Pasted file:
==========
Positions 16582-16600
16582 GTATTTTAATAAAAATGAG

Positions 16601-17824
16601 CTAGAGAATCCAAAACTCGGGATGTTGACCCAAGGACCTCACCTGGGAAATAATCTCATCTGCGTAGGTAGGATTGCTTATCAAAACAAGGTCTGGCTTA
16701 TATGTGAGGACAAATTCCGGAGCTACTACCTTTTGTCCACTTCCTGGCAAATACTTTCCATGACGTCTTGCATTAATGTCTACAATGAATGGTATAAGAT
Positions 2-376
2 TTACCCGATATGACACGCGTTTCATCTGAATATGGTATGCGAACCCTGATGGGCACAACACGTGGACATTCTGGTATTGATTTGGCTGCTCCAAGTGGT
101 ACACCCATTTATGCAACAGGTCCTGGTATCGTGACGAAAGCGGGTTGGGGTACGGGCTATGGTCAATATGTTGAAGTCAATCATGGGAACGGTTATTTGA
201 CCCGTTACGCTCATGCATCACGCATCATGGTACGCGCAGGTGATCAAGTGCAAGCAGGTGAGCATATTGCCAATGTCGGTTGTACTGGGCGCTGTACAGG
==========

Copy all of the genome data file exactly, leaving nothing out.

Positions 16582-16600
16582 GTATTTTAATAAAAATGAG

Positions 16601-17824
16601 CTAGAGAATCCAAAACTCGGGATGTTGACCCAAGGACCTCACCTGGGAAATAATCTCATCTGCGTAGGTAGGATTGCTTATCAAAACAAGGTCTGGCTTA
16701 TATGTGAGGACAAATTCCGGAGCTACTACCTTTTGTCCACTTCCTGGCAAATACTTTCCATGACGTCTTGCATTAATGTCTACAATGAATGGTATAAGAT
Positions 2-376
2 TTACCCGATATGACACGCGTTTCATCTGAATATGGTATGCGAACCCTGATGGGCACAACACGTGGACATTCTGGTATTGATTTGGCTGCTCCAAGTGGT
101 ACACCCATTTATGCAACAGGTCCTGGTATCGTGACGAAAGCGGGTTGGGGTACGGGCTATGGTCAATATGTTGAAGTCAATCATGGGAACGGTTATTTGA
201 CCCGTTACGCTCATGCATCACGCATCATGGTACGCGCAGGTGATCAAGTGCAAGCAGGTGAGCATATTGCCAATGTCGGTTGTACTGGGCGCTGTACAGG